Jas wants to be a detective in this part CSI, part chick-lit book from an adult market author. She is supposed to be taking a relaxing vacation with her family in Las Vegas when strange things start happening. She helps save a boy's cat, and suddenly people with guns are telling her what to do. A gorgeous guy seems to be flirting with her at times and at other times trying to kill her. Her posse of friends Polly, Roxy, and Tom come to help with their fashion advice and crazy pink van. Soon Jas is trying to figure out who is really in danger and who is really a bad guy before something happens to her. Most pages are cut in half with an IM conversation going on at the same time as the plot on the upper half of the page, making it difficult to follow even for multi-tasking teens who are used to it. This effect slows down the action considerably. Lots of elements are funny, such as Jas's homemade fingerprint finders and other CSI tools. Jaffe, who has a PhD in comparative literature, certainly knows how to craft language. She inserts nonstop funny descriptions and lines, but the result is more style than substance. Mysteries for teens are badly needed, but the tone here is more Scooby Doo than Willo Davis Roberts, limiting its appeal. It is nevertheless recommended for larger public libraries. VOYA CODES: 3Q 3P J S (Readable without serious defects; Will appeal with pushing; Junior High, defined as grades 7 to 9; Senior High, defined as grades 10 to 12). 2006, HarperCollins, 288p., and PLB Ages 12 to 18.
—Amy Alessio
School Library Journal
Gr 9 Up-Jasmine Callihan, her father, and stepmother are vacationing in Las Vegas at the posh Venetian Hotel. All the 17-year-old really wants to do is sunbathe by the pool, write in her journal, and attempt to be a "Model Hallmark Card" daughter, all the while avoiding her "perfect" cousin Alyson and her "Evil Hench Twin," Veronique. Her plans go awry, however, when a small boy and his cat make Jas a central character in a murder investigation. Soon Jas's best friends come from LA to join her adventure and all attempt to solve the murder of Len Phillips, business manager of world-famous photographer Red Early. Teens will enjoy Jas and her friends' hilarious dialogue and will be entertained by Jaffe's inclusion of footnotes to the plot twists on each page. While the story is somewhat convoluted and often defies credulity, the book does offer some fascinating characters and plenty of amusement for fans of this genre.-Kathryn Childs, Morris Mid/High School, OK Copyright 2006 Reed Business Information.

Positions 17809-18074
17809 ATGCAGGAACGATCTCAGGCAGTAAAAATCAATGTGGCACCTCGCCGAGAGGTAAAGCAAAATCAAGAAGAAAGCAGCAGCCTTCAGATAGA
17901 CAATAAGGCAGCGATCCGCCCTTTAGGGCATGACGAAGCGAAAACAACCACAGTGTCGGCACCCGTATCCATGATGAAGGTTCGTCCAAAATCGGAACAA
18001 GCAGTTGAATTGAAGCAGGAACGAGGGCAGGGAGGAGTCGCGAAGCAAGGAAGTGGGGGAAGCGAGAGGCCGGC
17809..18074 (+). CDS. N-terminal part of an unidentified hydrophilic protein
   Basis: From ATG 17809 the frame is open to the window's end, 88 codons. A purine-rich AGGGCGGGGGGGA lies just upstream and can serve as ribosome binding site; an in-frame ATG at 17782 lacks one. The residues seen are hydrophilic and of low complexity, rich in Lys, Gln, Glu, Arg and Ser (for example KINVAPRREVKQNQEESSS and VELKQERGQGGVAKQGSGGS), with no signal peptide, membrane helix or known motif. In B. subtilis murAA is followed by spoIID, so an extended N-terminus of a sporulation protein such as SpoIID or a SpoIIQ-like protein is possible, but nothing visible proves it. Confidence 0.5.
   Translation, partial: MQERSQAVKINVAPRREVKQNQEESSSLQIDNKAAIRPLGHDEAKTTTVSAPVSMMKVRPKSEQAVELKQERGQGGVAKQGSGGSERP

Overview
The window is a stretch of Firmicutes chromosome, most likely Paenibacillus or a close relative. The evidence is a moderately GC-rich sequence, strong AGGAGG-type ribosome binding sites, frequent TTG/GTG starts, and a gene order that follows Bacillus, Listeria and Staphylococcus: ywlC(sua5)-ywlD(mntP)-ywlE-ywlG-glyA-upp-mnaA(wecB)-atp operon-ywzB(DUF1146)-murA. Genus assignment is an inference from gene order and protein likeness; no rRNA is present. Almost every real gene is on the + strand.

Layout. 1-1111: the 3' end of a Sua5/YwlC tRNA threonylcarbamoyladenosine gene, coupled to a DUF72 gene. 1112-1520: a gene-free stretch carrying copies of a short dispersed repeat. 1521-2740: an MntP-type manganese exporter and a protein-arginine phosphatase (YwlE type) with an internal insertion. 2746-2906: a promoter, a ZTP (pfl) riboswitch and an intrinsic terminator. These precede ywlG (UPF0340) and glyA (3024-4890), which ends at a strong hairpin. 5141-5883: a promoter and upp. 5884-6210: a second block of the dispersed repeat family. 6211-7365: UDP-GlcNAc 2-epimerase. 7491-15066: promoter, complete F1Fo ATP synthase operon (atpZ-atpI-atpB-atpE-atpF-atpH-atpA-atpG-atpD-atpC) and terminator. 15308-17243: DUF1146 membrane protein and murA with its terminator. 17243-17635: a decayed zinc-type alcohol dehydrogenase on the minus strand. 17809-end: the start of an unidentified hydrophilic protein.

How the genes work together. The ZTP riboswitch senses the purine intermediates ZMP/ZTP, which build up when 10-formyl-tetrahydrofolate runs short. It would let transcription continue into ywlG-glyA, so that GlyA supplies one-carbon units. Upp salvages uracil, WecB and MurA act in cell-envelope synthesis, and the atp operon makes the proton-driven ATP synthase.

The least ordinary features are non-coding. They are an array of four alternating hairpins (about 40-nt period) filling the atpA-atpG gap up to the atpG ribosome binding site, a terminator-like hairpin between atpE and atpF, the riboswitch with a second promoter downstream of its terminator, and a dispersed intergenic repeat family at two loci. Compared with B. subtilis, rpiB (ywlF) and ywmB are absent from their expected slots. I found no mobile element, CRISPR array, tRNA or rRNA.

Kirkus Reviews
Jasmine Callihan, an irrepressible, accident-prone, 17-year-old aspiring police detective, is a trouble magnet. And trouble, in this frothy mystery thriller, is what she gets when she travels to Las Vegas for a family vacation. Inventive, witty and laugh-out-loud-funny in spots, Jas must cope with her troublesome family while trying to help an endangered eight-year-old boy and his famous mother, Fiona, a "yogi-slash-actress-slash-model-slash-scandal-haver." Fiona has been keeping a low profile since her husband's business manager was found stabbed to death, presumably by her husband, who disappeared after being accused of the crime. The plot heats to a boil when the mother and son pair vanish, and Jas's hunky but mysterious love interest is found unconscious in their room. Although readers may become weary of the constant life lessons, argumentative footnotes and the protagonist's voice, which sometimes grates yet is paradoxically the book's greatest asset, the story manages to hang onto its fizz until the enjoyably twisty ending. (Fiction. 12-15)